Working in SKUAST-K’s potato laboratory, a scholar was desperate for the MS media, a key ingredient for tissue culture but the lab lacked funds. It took her 28 months to discover a cheap alternative that is abundantly around the campus and it fetched her a prestigious grant to set up a unit for its production, reports Ifra Reshi
Sameena Lone, the young Kashmir scholar, who bagged a Rs 50 lakh grant from the respected BIRAC for her ground-breaking innovation, intends to change the way people look at the mounds of weeds that are perennially extracted from Dal Lake. She will be converting the weeds into a cheap medium for popularizing tissue culture.
A resident of Nishat Brein, Sameena, the daughter of a forest range officer, is a vegetable science scholar currently pursuing her PhD at SKAUST. She earned her bachelor’s and master’s in horticulture from SKAUST and her work on potato tissue culture started during her MSc. Working with her mentor, Dr Khursheed Hussain at the Potato Tissue Culture Laboratory, she recognized the high cost of nutrient media used in the cultivation of tissue cell culture.
“During the learning process, once we fell short of the Murashige and Skoog (MS) media that we were using in potato tissue culture, I posted my mentor. He said the laboratory can’t buy media for lack of funds,” Lone said while recalling the first time she felt the necessity for looking at the alternatives. “My mentor told me he was also looking for alternatives as he faced the same problem at his own end.”
It pushed the team on a hunt for an affordable, organic nutrient medium that would allow farmers to conduct tissue culture on their own, generating disease-free plantlets with lower pesticide loads.
After 28 months, “in a whistle-blow phenomenon, Coontail media came to the limelight”. After three years of research and standardization, she discovered that part of the weeds in Dal Lake are hugely nutrient-rich and can be used to create ideas for tissue culture. The success led her team to patent the idea and the associated processes. The idea was found to enable potato farmers to have affordable, organic potato tissue culture media, which not only reduces costs but also produces healthier, and disease-free potatoes.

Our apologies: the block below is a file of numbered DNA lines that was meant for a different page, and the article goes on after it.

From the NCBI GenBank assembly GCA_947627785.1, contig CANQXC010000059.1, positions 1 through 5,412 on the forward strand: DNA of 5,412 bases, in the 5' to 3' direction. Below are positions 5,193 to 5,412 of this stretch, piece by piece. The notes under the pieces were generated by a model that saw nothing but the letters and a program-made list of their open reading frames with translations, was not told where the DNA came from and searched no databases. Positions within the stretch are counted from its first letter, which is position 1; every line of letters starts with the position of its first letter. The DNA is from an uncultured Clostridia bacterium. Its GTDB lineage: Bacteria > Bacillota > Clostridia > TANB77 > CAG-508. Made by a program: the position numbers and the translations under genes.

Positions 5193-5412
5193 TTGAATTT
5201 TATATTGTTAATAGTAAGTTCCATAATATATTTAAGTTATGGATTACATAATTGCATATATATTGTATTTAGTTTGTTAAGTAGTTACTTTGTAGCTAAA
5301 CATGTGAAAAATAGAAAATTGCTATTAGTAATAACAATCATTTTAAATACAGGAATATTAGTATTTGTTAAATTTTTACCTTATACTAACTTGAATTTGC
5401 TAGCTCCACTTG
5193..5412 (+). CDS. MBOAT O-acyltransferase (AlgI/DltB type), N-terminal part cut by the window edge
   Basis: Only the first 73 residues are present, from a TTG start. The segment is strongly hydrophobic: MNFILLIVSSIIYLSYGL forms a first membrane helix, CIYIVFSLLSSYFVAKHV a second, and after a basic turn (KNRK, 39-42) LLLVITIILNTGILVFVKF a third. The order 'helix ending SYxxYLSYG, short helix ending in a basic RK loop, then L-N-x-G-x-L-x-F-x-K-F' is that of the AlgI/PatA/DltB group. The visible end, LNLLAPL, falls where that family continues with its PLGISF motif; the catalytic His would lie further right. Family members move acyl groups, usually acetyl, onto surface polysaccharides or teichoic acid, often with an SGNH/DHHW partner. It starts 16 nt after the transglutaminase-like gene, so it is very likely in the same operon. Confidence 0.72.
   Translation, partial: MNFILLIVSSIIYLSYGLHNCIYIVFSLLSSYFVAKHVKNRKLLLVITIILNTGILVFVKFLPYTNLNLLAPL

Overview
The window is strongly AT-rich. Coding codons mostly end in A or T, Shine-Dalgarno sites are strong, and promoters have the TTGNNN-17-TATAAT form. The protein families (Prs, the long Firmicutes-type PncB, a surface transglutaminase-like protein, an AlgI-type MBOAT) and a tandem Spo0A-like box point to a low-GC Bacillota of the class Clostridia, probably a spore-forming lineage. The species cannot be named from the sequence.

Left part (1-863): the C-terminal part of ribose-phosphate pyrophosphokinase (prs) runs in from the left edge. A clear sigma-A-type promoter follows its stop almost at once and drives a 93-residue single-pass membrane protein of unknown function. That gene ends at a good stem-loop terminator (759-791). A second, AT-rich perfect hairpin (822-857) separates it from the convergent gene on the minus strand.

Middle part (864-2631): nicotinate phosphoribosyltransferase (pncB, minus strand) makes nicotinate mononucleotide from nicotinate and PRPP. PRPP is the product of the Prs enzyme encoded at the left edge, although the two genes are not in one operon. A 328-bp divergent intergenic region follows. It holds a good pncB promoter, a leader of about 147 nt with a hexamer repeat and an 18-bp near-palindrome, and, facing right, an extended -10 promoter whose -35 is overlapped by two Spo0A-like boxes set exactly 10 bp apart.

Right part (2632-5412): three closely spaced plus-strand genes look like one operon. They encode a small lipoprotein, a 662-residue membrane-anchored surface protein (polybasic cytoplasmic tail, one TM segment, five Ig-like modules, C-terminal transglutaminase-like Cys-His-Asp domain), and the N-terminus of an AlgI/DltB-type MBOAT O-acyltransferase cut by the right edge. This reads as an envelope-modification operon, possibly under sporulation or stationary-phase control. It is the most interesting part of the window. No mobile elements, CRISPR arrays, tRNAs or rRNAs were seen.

This became one of its kind and the first Organic Tissue Culture Media to be used for the mass multiplication of high-quality, disease-free, and organic planting material of potato. Its success led Sameena to set up her own start-up, Kashmeer Organo Greens Private Limited with her mentor as co-founder. The unit currently operates from SKUAST-K’s Innovation, Incubation and Entrepreneurship (SKIIE) Centre.
= Having an idea and floating a start-up does not make a successful enterprise because it requires resources. Sameena’s Eureka moment in 2018, however, lacked an environment in which capital and resources could be even discussed. There was no concept start-ups, the way it is mainstream right now.
Things started changing fast as the team started talking about the idea. Almost in every competition of newer ideas, Sameena’s MS media was taken seriously.
The idea won the first prize in an Innovative Idea Presentation Competition organized by Maharaja Ranjit Singh College of Professional Sciences, Indore (MP), on the 36th National Science Day in 2022.
Back home, the idea got selected for seed funding from the JK Department of Science and Technology and IC.
Again, the idea also won first prize in Innovation Business Competition during the National Innovation Workshop held at Jammu on December 1, 2022, organized by GCET Jammu in association with IIT Kharagpur and the World Consortium of University held at Jammu.
Then came the final surprise when the idea, Organic and Disease-Free Seed Potato Production through Tissue Culture in Kashmir, bagged a prestigious grant from the Biotechnology Industry Research Assistance Council (BIRAC), a Not-for-Profit Company’ of the Government of India, which supports technology innovators and entrepreneurs to pursue a promising technology and establish and validate proof of concept (POC) for the idea under the BIG grant scheme. It is a Rs 50 lakh grant.
The grant is a very competitive one. More than 500 innovators had applied for the grant and only 26 were selected for the final pitching round before the panel. Eventually, only nine innovators were selected. “I was the only one from Jammu and Kashmir to receive the BIRAC BIG grant in the present round,” Sameena said.
“This has helped me realise my dream of doing something creative and something that was not done before,” a confidant Lone said. “Still, a lot of work is to be done.”
The grant is a staggered process that will release funds coinciding with the completion of the project within two years. There are key milestones in the implementation of the project, which are linked with the release of funds. The next step for this project includes product development at a commercial scale, demonstration trials, marketing at cost, and conducting awareness campaigns to educate people about the benefits of organic and healthy vegetables.
The unit is starting with four employees and the numbers will go up as per the demand. Anticipated to require almost four tons of weeds a year, the project will fetch Kashmir a reliable tuber for growing organic and disease-free potatoes. Estimates suggest, Kashmir grows 4500 tons of potato a year but the consumption is much more. Sameena’s innovation can help growers use the MS media and pick the tissue culture skill for better production at home.
Sameena and her scholar colleagues along with their mentors are working on developing anti-diabetic carrots in the SKUAST-Ks plant biotechnology department.